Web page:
I used DragonPad and just talked out the entire blog post, saved the file, and then went back and fixed my mistakes (to help train my Dragon voice profile and get it used to me.)
Hmm. I wonder how many spelling mistakes the average person makes. If it’s more than 3 mistakes per 100 words, then in this case Dragon Professional Individual 15 would win the accuracy race.
Mistakes that Dragon NaturallySpeaking made:
If you look at the table below, you can see the kinds of mistakes Dragon made.
Dragon NaturallySpeaking thought I said…
|He has a lot||It is a lot|
|He probably||It probably|
|when he’s typing||when his typing|
|helping them out||Helping him out|
|Literally time to turn down||literally tell him to turn down|
|I’m sure he’ll get||I’m sure hope get|
|We were probably||We are probably|
|try to get it to work||try to get work|
|Internet Explorer or Google Chrome||Internet Explorer Google Chrome|
|get him||get them|
|why I went||why went|
|writing is paragraphs||writing his paragraphs|
|for him||for them|
|talking and getting his ideas||talking get his ideas|
|Dragon NaturallySpeaking||Dragon naturally speaking|
|and those probably||In those probably|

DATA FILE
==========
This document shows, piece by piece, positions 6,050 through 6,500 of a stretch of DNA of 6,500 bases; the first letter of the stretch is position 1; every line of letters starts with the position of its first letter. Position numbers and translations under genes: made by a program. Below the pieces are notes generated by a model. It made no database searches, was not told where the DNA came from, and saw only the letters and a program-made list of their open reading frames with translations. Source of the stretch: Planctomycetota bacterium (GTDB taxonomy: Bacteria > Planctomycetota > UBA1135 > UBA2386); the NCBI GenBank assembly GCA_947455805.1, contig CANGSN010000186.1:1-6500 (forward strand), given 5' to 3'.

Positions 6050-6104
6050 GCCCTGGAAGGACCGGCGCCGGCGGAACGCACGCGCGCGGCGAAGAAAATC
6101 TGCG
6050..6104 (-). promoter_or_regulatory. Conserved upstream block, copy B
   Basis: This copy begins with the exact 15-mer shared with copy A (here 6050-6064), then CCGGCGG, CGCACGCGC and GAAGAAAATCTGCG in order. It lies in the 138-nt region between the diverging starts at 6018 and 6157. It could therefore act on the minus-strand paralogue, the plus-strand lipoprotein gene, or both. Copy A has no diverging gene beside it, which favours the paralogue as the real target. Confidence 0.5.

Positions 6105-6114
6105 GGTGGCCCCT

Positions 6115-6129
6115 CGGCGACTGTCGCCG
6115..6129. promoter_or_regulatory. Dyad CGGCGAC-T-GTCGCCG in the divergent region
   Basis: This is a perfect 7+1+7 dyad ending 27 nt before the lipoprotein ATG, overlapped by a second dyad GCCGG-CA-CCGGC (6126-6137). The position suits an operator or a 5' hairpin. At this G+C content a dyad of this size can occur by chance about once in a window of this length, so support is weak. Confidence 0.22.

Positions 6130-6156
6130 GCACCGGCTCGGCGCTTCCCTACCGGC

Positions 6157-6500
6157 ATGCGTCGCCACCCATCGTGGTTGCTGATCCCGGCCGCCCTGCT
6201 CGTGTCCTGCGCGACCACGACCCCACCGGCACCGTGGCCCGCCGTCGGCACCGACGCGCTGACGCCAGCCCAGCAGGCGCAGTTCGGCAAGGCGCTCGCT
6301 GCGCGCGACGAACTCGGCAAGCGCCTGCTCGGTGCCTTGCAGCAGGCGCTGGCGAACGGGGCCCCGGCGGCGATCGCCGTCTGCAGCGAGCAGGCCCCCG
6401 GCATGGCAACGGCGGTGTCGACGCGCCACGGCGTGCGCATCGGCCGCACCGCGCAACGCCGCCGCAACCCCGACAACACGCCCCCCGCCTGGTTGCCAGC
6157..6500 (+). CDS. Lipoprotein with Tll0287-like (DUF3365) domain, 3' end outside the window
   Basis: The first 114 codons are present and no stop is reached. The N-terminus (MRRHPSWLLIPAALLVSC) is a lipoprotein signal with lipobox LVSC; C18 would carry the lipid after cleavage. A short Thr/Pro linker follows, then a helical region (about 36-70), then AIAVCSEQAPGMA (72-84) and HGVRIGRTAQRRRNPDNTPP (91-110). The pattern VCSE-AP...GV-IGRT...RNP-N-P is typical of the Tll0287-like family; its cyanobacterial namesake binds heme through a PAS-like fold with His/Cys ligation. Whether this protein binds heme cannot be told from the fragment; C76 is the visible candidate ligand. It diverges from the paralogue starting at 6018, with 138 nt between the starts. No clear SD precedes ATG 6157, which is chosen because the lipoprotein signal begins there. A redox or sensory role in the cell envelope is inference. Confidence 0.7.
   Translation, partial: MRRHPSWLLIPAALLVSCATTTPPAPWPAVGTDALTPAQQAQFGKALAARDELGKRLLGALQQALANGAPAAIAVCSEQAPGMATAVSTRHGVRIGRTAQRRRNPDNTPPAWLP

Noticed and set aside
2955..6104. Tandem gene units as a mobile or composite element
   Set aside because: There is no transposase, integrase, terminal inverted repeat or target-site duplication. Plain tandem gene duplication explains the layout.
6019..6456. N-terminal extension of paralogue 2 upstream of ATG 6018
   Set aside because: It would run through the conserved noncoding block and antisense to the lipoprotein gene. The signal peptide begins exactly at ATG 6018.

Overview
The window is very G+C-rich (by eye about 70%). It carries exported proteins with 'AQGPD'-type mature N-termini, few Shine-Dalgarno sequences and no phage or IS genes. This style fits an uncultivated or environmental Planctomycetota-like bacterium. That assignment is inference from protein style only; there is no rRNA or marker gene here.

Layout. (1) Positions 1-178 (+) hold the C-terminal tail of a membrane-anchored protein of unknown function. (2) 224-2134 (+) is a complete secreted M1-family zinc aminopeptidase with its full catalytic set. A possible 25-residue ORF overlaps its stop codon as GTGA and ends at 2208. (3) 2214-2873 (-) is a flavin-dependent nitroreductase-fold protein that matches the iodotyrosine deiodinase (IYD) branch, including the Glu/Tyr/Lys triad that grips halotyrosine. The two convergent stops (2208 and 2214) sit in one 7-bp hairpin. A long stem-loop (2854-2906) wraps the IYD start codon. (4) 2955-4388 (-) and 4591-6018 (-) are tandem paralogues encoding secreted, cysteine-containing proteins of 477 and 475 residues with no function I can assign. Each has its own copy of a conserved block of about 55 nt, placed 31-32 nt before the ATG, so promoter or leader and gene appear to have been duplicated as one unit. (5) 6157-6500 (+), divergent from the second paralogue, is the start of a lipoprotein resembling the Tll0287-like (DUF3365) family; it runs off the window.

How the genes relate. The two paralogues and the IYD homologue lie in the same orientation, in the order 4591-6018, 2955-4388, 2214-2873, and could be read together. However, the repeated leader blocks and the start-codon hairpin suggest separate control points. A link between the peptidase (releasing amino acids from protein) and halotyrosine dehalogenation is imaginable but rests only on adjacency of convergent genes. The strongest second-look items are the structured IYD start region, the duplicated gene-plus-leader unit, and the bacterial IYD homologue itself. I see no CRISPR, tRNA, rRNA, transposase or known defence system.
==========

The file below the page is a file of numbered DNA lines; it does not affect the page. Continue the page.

|just so that we could have||Just that we have a|
|Chances are the software’s probably||Chances are this offers probably|
|I tried to teach||I try to teach|
|that it suggests||that is suggests|
|Dragon to learn||Dragon the learn|
|We used||we use|
|Immediately copy||immediately copied|
|Google Doc||Google talk|
|It seems like||Seems like|
|I look||I looked|
|I’m gonna||I meant|
|when we get together to work on his blog||when we get to go to work on his blog|
|John isn’t completely||John is in completely|
|he texts||he taxes|
|iPhone and he just says||iPhone he just says|
|, but it’s just the iPhone||, but assist the iPhone|
|I find isn’t as accurate||I find is and as accurate|
|and that’ll let him walk around||and thou let him walk around|
|My personal bias is I find…||My personal biases I find|
|Just to be||Just be|
|DragonPad x4||Dragon pad|
New vocabulary I taught Dragon NaturallySpeaking from the writing of this post…
- Google Doc